FARAHMAND v. THANG DO

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Court of Appeals of Texas,Dallas.

Roger FARAHMAND and Bruce Wardlay, Appellants, v. THANG DO, Appellee.

No. 05-03-01024-CV.

Decided: July 22, 2004

Before Justices MOSELEY, BRIDGES, and LANG-MIERS. Roger Arash Farahmand, Farahmand Law Firm, P.C., Dallas, for Appellants. John M. Gillis, Dallas, for Appellee.

OPINION

Roger Farahmand and Bruce Wardlay appeal the trial court's summary judgment in favor of Thang Do.   In five points of error, appellants argue the trial court abused its discretion in denying appellants' motion to withdraw deemed admissions and granting appellee's motion for summary judgment.   We reverse the trial court's summary judgment for attorney's fees and remand that issue to the trial court for further proceedings.   In all other respects, the judgment of the trial court is affirmed.

In June 2001, appellants borrowed $150,000 from appellee for the purpose of buying a hospital from a bankruptcy trustee.   Appellants executed a handwritten promissory note whereby they agreed to repay the $150,000 according to certain repayment options available to appellee.   Appellants defaulted on the loan, and appellee sued to recover under the note.   On March 17, 2003, appellee served a request for admissions on appellants, to which appellants failed to timely respond.   Because the response was untimely, the requests were deemed admitted.   Appellants filed a motion to withdraw deemed admissions.   Although the trial court conducted a hearing on appellants' motion, no reporter's record was made of the proceedings, and no findings of fact or conclusions of law were requested.   The trial court denied appellants' request to withdraw their deemed admissions.   Appellee filed a motion for summary judgment.   The trial court granted appellee's motion for summary judgment, and this appeal followed.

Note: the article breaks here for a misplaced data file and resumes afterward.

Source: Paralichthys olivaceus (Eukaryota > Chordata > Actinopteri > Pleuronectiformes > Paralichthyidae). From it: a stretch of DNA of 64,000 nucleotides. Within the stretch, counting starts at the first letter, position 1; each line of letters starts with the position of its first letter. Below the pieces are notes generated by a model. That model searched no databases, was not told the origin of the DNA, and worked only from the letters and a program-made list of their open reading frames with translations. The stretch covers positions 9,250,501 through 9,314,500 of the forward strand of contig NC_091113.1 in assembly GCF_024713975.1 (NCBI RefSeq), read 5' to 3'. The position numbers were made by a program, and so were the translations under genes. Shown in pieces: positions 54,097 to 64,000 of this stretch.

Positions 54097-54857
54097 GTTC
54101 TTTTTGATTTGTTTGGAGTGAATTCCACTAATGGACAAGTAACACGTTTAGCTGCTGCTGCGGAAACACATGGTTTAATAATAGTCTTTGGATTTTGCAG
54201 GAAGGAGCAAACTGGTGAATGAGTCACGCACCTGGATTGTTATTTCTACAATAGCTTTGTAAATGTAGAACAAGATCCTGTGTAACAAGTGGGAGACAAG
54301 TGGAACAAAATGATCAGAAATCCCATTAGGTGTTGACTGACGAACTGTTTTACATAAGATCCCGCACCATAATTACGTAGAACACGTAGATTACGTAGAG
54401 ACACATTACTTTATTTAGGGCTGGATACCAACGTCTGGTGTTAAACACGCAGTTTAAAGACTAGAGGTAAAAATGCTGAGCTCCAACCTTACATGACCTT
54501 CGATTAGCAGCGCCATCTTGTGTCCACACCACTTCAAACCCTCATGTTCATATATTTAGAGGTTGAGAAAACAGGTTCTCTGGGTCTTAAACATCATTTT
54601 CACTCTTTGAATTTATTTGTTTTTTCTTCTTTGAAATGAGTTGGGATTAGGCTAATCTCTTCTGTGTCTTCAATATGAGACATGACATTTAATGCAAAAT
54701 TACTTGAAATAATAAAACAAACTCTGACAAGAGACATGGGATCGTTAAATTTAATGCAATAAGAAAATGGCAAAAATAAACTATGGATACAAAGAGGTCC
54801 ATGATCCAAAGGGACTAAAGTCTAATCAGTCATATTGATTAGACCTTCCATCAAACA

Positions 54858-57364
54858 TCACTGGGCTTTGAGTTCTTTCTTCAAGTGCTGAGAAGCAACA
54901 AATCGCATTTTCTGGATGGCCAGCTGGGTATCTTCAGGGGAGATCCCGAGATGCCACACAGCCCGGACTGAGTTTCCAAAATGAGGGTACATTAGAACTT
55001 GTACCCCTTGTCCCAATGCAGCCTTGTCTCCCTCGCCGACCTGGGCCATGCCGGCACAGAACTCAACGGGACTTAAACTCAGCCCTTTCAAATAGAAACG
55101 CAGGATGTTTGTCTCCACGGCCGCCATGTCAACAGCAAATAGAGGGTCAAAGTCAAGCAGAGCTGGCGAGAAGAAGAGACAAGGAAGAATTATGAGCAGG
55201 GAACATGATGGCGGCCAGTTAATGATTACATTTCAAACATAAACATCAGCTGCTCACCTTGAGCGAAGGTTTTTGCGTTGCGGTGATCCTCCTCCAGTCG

In their first and second points of error, appellants argue the trial court abused its discretion in denying their motion to withdraw deemed admissions because good cause was shown and such denial amounted to death penalty sanctions.   Because the trial court has broad discretion in permitting or denying the withdrawal of deemed admissions, the appellate court should set aside the trial court's ruling only if, after reviewing the entire record, it is clear that the trial court abused its discretion.  Stelly v. Papania, 927 S.W.2d 620, 622 (Tex.1996).   However, because appellants have not brought forward a reporter's record of the hearing on their motion for withdrawal of their deemed admissions, they are not entitled to argue that the evidence presented at such hearing showed that the trial court committed a clear abuse of discretion.   See Ruiz v. Nicolas Trevino Forwarding Agency, Inc., 888 S.W.2d 86, 89 (Tex.App.-San Antonio 1994, no writ) (citing Cherry v. North American Lloyds of Tex., 770 S.W.2d 4, 5 (Tex.App.-Houston [1st Dist.] 1989, writ denied)).   Accordingly, in the absence of a reporter's record, we cannot conclude the trial court abused its discretion in denying appellants' motion to withdraw deemed admissions.   See Ruiz, 888 S.W.2d at 89;  Cherry, 770 S.W.2d at 5.   We overrule appellants' first and second points of error.